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The easiest solution is in the name — simply don't have a code of conduct. As the owner of a number of open source project, nothing baffles me more than the argument that civil discussion can't happen without an official document outlining the terms and conditions of participating. You don't need one when you you interact with people offline, why would this be any different? Surely, there are people out there who won't appreciate you, no matter what you're like or where you're from, but you're always very free to simply walk away when that's the case.





The linked article is an actual fully fledged code of conduct along with promiss to lock and ban those who dont follow it.

> Surely, there are people out there who won't appreciate you, no matter what you're like or where you're from, but you're always very free to simply walk away when that's the case.

One problem with this as strategy is that it makes moderate, constructive or polite people to leave first. It also makes me easy to use passive aggression or hidden-not-so-hidden bullying to make people leave when I disagree with them.


Moderate, constructive and polite people can leave also because there is a CoC. Reasonable people don't like when a community is lawyer-ing over rules, when rules get enforced ambiguously or nontransparent. All which are very common with code of conducts.

As someone who ran a medium sized community for almost a decade, I saw such reasonable people leave for both a lack of rules (X should be forbidden, I am leaving) and also when we had a fully fledged code of conduct (I am tired of all the drama over X, I am leaving), and ambiguous/transparency issue (I am leaving because of the cabal who try to enforce their own interpretation of the rules). When the first happen followed with the second and third what you are left with was only members who either completely did not care or where inactive. At that point we removed the code of conduct and replaced it with a more common sense guideline of "just treat people with respect, and if you don't you get a friendly warning/reminder" and we slowly regained stability.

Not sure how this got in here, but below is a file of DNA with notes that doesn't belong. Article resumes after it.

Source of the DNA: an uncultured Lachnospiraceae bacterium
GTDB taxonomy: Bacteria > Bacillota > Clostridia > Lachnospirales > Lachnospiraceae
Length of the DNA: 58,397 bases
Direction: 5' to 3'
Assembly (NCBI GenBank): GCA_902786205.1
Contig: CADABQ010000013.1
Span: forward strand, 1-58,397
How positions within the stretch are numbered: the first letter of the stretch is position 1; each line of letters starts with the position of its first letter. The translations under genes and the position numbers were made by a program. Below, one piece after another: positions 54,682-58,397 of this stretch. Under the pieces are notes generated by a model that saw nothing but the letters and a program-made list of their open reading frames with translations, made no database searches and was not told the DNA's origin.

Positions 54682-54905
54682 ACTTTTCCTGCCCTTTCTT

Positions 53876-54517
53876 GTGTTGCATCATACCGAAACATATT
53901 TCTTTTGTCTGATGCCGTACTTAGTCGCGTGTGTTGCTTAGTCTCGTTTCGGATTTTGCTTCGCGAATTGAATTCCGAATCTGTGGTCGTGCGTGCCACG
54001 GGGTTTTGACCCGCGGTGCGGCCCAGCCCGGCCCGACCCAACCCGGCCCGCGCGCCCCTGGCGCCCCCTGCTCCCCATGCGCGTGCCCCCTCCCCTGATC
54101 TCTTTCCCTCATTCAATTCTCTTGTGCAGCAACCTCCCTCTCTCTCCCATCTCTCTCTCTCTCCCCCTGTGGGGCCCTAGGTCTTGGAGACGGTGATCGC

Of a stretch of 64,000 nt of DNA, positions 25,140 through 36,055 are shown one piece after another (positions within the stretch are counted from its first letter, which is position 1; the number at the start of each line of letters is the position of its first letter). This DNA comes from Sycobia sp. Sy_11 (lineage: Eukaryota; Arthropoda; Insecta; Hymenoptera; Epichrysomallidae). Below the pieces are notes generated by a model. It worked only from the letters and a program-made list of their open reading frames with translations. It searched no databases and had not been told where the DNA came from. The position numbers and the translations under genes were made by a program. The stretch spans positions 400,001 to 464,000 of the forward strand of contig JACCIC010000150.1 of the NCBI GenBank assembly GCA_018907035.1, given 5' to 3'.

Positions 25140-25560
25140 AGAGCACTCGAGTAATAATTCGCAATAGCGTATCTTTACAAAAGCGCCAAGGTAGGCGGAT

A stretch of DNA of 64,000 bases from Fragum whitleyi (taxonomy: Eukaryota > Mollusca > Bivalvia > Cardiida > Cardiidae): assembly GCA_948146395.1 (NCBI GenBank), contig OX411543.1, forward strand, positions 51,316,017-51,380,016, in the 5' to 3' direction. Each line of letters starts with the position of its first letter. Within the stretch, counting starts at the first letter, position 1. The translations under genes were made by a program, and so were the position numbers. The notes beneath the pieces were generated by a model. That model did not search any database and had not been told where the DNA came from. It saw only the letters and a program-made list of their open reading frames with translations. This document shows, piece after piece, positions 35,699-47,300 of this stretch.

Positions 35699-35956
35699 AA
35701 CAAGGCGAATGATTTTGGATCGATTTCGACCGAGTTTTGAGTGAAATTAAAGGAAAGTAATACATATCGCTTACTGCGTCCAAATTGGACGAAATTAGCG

Code of conduct has an inherently risk of becoming a weapon for those who want to use passive aggression or hidden-not-so-hidden bullying against an out group. The more strict the rules the more you need to have a transparent community process for enforcement, but sadly those tend to be mutually exclusive.


None of that has anything to do with what I said about "you're always very free to simply walk away when that's the case" means in practical terms. People use to sound smart and mature and it is easy to use to make people stop talking about problems they see. Whether the complainers are right or wrong, "those who dont like how treats them should leave" as universal strategy is neither mature nor smart.

I picked on that, because it is common cheap talking point that I was forced to re-evaluate few months ago (not just because of online issues).

The linked article is in fact code of conduct and even specifies what will get you banned.


Based on my own experience I don't disagree with the article statement you quoted above, but I would describe it using other words to be more clear. I would say that community conflicts resolving should prioritize deescalation and dispute resolution over norm enforcement and punitive punishment.

This article say things like "Email that person, and try to work it out. Email the owners of the community, and alert them. Whatever you do, do not make a scene, as that will burden the entire community with your issue. If it's truly a problem and you're truly an asset to the community then you will probably get an email back. Sometimes, you have to be the bigger person. Say your piece privately, and don't dwell on it".